The Ministry of Defence has today published details of how it will equip the Army, Royal Navy and Royal Air Force over the next 10 years and how this will be funded.
For the first time, the government has set out a fully-funded Defence Equipment Plan totalling almost £160 billion.
The affordability of this plan has been scrutinised by the National Audit Office (NAO) and their independent analysis is also published today. The NAO makes clear that the MOD has:
• substantially revised the way it compiles and manages the equipment plan and is now approaching the task on a more prudent basis;
• taken difficult decisions to address what was estimated to be a £74 billion gap between its forecast funding and costs;
• taken significant positive steps designed to deal with the accumulated affordability gap and lay the foundations for stability going forward.
And concludes that if it continues along this path:
• the department will be able to demonstrate it has really turned a corner.
The publication of the equipment plan follows the Defence Secretary’s announcement last year that the Defence Budget has been balanced for the first time in more than a decade and that the MOD is taking a new approach to financial planning.
Within the equipment and equipment support budget of around £160 billion over the next ten years, Philip Hammond has introduced for the first time a contingency of £4.8 billion to manage cost variation and protect existing projects.
In addition, within the £160 billion, £8 billion is currently unallocated. This will be allocated as new equipment priorities emerge over the decade and only once the MOD is confident that they are affordable and therefore deliverable.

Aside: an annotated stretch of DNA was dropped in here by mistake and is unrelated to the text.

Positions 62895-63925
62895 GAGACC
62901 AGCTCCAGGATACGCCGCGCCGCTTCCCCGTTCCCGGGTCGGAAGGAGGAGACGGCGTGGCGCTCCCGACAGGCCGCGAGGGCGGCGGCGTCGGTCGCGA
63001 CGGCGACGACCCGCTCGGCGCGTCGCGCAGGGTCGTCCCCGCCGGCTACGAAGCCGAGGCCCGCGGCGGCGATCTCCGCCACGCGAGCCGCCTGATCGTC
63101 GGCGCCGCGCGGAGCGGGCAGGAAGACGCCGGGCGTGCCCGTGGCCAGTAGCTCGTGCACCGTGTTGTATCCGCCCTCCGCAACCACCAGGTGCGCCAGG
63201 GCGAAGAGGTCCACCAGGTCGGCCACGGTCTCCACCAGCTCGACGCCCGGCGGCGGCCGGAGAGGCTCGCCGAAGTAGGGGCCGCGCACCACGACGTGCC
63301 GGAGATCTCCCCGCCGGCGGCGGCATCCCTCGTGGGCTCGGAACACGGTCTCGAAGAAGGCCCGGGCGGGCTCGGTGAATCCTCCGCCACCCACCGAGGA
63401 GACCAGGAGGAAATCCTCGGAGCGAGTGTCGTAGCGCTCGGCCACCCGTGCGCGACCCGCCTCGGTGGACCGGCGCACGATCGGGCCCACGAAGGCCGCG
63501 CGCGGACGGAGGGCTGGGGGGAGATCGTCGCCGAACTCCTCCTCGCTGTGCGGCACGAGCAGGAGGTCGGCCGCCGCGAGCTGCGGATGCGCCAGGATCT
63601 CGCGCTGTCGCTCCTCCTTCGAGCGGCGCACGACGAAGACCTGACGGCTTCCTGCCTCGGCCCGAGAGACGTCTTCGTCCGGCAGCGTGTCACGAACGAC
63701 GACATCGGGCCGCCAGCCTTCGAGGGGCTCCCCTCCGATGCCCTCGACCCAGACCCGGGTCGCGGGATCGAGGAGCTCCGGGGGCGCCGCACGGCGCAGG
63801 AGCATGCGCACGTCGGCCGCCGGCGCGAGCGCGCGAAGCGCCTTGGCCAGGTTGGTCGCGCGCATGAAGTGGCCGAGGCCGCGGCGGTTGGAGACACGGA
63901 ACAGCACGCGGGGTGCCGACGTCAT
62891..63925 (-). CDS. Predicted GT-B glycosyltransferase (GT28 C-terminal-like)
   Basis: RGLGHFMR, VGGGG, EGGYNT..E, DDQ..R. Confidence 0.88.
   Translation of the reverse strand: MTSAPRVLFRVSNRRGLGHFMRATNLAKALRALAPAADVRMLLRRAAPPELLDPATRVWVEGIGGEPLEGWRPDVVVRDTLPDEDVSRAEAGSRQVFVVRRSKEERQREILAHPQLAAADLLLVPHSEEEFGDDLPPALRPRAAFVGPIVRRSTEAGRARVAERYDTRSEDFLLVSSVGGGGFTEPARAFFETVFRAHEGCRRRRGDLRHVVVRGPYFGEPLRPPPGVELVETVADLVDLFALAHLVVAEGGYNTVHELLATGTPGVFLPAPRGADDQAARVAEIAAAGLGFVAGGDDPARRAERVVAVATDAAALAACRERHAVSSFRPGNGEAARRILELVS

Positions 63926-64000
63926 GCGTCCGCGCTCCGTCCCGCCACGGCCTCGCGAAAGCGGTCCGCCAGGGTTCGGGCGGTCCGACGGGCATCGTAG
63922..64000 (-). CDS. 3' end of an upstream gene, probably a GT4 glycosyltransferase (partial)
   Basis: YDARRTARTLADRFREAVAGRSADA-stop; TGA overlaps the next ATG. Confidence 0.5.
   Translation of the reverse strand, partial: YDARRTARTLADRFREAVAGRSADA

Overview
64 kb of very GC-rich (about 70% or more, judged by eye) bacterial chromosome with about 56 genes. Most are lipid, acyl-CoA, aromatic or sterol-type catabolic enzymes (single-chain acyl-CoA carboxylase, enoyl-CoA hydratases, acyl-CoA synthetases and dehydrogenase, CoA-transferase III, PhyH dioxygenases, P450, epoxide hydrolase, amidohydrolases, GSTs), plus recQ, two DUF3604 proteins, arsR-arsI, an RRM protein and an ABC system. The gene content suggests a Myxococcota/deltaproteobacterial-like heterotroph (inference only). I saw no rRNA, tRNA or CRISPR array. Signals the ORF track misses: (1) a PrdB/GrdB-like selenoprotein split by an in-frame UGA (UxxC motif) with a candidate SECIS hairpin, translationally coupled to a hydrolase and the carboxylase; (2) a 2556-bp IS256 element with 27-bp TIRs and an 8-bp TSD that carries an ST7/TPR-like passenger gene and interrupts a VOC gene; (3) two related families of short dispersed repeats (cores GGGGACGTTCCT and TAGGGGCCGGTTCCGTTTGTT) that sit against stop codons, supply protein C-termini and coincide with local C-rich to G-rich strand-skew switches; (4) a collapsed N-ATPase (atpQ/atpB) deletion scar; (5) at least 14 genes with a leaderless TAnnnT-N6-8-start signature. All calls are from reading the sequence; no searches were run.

Priorities will be decided by the Armed Forces Committee, chaired by the Chief of the Defence Staff.
Structuring the Defence Equipment Plan and the budget that supports it in this way will enable the MOD to deliver Future Force 2020.
The equipment plan includes the following major investments in state-of-the-art military capabilities and their support over the next ten years:
• £35.8 billion on submarines and the nuclear deterrent, including a total of 7 Astute Class attack submarines, and developing a replacement for Vanguard Class ballistic missile submarines;
• £18.5 billion on combat air power, including Lightning II and Typhoon fast jets and unmanned aerial vehicles;
• £17.4 billion on ships, including 2 Queen Elizabeth Class aircraft carriers, 6 Type 45 destroyers and the development of the Type 26 Global Combat Ship;
• £13.9 billion on aircraft for air-to-air refuelling, passengers and heavy lift, such as Voyager and A400M;
• £12.3 billion on armoured fighting vehicles, including Warrior, Scout and other land equipment;
• £12.1 billion on helicopters, including Chinook, Apache, Puma and Wildcat;
• £11.4 billion on weapons, including, for example, missiles, torpedoes and precision guided bombs.
The Defence Equipment Plan gives the defence industry more information than ever before about the MOD’s priorities to enable companies to invest in the capabilities the military will require.
Defence Secretary Philip Hammond said:
It is essential that our forces are fully equipped to respond to the range of threats we face in this uncertain world. This £160 billion equipment plan will ensure the UK’s Armed Forces remain among the most capable and best equipped in the world, providing the military with the confidence that the equipment they need is fully funded.
For the first time in a generation the Armed Forces will have a sustainable equipment plan.
Step by step, we are clearing up the culture of over-promising and under-delivering that created a multi-billion pound black hole in the Defence Budget. Today’s NAO report confirms that we were right to take the difficult decisions to cut unaffordable expenditure and balance the books.
Chief of the Defence Staff, General Sir David Richards, said:
Successful operations rely on a proper equipment programme based on sustained funding into the future. Through the Armed Forces Committee to the Defence Board, all 3 Services now have greater input and more certainty than ever before about what equipment they will have and when.
The clarity provided by the equipment plan builds on the confidence in the budget and shows that Future Force 2020 is affordable and achievable. Our Armed Forces will have the capabilities to respond to global threats and provide the nation’s defence.